3. Once the pastry is ready, roll it out on a sheet of baking paper until you have a round shape about 12 inches (30cm) wide. The pastry should not be too thin (about 5mm thick).
  4. Spread the hazelnut frangipane over the centre of the pastry, leaving about a 1 inch (3cm) border.
  5. Place the pastry back into the fridge to keep cool while you prepare the apples.
  6. Preheat the oven to 400°F (200°C).
  7. Peel, halve and core the apples. To arrange the apples like in the photos, slice each apple half thickly (about 5mm thick). Arrange the sliced apple halves like in the photo and push the slices gently into the frangipane. To make the apples fit nicely, you may need to remove a slice or two. Otherwise, for a more rustic and traditional-looking galette, simply pile the apple slices in the middle of the pastry, leaving a 1 inch (3cm) border.
  8. Fold the border over the apples and crimp the pastry to seal in the edges.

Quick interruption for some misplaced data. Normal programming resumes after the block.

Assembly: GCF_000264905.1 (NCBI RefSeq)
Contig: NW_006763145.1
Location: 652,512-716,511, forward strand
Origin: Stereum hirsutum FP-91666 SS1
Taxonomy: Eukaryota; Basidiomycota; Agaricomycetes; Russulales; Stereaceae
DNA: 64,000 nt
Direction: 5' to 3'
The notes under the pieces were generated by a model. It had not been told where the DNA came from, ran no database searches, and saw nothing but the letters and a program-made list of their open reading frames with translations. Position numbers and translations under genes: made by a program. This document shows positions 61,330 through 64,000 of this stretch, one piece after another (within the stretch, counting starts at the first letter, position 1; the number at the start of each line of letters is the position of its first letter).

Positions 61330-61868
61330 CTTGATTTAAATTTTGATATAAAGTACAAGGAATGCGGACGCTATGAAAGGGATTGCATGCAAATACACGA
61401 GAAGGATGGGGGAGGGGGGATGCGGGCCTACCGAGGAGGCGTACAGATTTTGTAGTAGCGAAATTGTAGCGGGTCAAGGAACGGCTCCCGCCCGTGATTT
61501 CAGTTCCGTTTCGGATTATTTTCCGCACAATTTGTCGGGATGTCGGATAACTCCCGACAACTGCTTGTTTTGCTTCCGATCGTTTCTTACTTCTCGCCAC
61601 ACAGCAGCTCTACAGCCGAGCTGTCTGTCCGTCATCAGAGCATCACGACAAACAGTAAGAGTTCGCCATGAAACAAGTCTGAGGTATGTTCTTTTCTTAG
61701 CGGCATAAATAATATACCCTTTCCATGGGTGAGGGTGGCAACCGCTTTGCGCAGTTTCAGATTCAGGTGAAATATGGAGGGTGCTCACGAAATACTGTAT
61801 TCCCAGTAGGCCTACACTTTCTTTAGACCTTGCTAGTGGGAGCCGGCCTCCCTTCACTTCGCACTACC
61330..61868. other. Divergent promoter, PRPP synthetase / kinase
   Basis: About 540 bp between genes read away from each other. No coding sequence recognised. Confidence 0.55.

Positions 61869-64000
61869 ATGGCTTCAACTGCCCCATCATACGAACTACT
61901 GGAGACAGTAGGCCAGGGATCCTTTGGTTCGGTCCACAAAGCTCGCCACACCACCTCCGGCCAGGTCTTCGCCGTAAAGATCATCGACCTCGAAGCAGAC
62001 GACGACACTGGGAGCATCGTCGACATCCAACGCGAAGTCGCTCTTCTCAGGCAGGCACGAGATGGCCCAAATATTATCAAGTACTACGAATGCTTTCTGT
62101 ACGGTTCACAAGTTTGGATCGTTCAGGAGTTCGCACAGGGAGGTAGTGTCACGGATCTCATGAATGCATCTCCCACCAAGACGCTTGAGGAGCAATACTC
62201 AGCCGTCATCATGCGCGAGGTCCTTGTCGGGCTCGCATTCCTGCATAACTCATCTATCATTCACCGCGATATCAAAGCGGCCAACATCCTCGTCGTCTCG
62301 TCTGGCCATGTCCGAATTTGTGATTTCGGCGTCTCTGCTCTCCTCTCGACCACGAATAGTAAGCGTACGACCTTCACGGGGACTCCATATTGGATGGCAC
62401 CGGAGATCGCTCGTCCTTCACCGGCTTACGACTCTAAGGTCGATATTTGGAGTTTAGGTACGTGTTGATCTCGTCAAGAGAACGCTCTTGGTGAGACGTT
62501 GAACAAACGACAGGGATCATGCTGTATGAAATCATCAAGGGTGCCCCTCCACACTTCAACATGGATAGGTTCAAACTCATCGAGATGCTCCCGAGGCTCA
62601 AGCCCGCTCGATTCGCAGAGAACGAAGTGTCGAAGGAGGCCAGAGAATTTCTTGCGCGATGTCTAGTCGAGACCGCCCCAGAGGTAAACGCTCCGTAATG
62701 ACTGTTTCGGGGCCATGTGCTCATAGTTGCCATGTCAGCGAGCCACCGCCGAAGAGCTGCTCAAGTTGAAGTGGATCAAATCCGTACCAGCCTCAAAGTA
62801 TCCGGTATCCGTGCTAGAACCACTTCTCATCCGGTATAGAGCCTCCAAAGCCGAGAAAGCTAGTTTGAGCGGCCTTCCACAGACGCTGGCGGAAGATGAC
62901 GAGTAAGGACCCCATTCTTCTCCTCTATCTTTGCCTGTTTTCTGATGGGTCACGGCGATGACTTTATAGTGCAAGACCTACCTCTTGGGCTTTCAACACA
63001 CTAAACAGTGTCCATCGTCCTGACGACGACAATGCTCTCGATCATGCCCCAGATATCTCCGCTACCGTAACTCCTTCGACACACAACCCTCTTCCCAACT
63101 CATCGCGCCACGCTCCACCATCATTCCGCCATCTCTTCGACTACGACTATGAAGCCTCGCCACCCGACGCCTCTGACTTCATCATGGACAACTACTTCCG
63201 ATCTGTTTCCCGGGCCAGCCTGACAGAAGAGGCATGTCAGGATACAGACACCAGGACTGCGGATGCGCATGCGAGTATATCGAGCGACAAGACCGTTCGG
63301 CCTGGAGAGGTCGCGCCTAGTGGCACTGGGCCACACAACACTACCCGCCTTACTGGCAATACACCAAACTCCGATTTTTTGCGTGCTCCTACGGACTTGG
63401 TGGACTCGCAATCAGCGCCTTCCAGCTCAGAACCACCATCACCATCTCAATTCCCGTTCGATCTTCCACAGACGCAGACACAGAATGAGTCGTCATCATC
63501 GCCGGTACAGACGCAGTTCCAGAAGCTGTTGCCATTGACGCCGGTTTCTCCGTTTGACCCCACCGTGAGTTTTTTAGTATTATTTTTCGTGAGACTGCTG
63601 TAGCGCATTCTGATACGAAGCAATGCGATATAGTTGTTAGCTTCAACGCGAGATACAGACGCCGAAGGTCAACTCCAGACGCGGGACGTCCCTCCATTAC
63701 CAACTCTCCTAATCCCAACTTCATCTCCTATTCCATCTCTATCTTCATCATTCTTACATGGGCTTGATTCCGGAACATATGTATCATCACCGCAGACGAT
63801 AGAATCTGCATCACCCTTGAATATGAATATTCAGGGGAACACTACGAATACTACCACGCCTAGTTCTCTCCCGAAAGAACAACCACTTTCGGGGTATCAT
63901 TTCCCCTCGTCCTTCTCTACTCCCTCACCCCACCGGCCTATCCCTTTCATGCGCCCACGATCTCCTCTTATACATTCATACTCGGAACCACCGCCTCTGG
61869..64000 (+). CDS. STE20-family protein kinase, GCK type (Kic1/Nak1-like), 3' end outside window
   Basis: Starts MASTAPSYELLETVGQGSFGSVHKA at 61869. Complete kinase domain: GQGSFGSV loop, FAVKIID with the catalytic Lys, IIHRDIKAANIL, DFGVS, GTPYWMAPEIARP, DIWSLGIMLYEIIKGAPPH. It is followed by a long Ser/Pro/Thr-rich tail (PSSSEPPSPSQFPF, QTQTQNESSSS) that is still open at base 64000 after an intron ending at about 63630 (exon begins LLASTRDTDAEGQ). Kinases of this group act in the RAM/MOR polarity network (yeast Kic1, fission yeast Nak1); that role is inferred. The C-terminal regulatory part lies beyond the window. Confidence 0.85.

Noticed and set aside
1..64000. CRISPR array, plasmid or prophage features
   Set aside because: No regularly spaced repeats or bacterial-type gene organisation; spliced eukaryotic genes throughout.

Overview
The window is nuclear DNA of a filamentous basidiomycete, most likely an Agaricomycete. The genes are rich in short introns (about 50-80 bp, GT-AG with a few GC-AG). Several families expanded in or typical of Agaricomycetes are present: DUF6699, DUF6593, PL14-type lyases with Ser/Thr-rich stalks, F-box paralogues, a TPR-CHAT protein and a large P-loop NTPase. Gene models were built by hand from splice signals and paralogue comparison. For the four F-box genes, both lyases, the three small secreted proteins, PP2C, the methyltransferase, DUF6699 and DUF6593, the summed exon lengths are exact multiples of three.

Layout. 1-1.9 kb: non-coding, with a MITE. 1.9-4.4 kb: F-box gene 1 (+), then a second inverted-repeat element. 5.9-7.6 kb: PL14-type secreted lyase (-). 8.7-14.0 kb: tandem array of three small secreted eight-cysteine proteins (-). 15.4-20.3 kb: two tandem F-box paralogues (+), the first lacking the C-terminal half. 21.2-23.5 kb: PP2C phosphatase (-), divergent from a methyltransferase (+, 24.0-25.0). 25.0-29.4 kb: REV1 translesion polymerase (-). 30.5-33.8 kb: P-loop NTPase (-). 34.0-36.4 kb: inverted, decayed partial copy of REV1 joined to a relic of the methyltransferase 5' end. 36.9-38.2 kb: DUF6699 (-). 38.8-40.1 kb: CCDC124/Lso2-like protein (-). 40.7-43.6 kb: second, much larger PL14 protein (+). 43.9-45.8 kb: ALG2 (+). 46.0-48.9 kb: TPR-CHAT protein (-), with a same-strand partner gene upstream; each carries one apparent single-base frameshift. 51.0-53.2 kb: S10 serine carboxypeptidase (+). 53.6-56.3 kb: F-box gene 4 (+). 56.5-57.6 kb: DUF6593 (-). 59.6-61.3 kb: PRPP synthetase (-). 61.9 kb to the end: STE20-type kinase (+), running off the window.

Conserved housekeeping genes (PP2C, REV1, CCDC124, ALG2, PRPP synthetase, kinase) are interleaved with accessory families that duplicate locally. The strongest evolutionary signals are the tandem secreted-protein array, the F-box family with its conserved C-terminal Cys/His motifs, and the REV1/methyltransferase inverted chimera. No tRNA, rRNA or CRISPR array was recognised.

9. Brush the pastry with egg wash.
  10. Generously sprinkle demerera sugar over the pastry and apples.
  11. Bake for 40-60 minutes, or until the pastry is lightly golden and the apples have softened.
  12. This apple galette is delicious served warm or at room temperature.

Where to Buy Red Love Apples

Red Love apples are currently only available in Switzerland, and they can be purchased at selected Migros supermarkets (typically the larger stores) and also in the Food Hall at Jelmoli.

The plants can be purchased online at Lubera.

Similar apple varieties include Pink Pearl and Hidden Rose.

Cook’s Notes

You can substitute the ground hazelnuts for ground almonds (or perhaps ground walnuts, but I have not tried this).

Share your photos!

If you have tried this recipe, I would love to hear how it turned out! Please leave a comment below and share your photos on Instagram, Facebook or Twitter using #eatlittlebird

 

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9 Comments

  1. Marjolein 30 November 2016

    I’m intrigued by the idea of appel compote for breakfast. What else do you eat with it?

    Reply
    • Eat, Little Bird 30 November 2016

      The children eat a small bowl of compote as it is, and my husband likes to spread it on his toast or bread as if it were jam. In fact, we switched from eating jam to compote at breakfast because compote has little or no sugar added.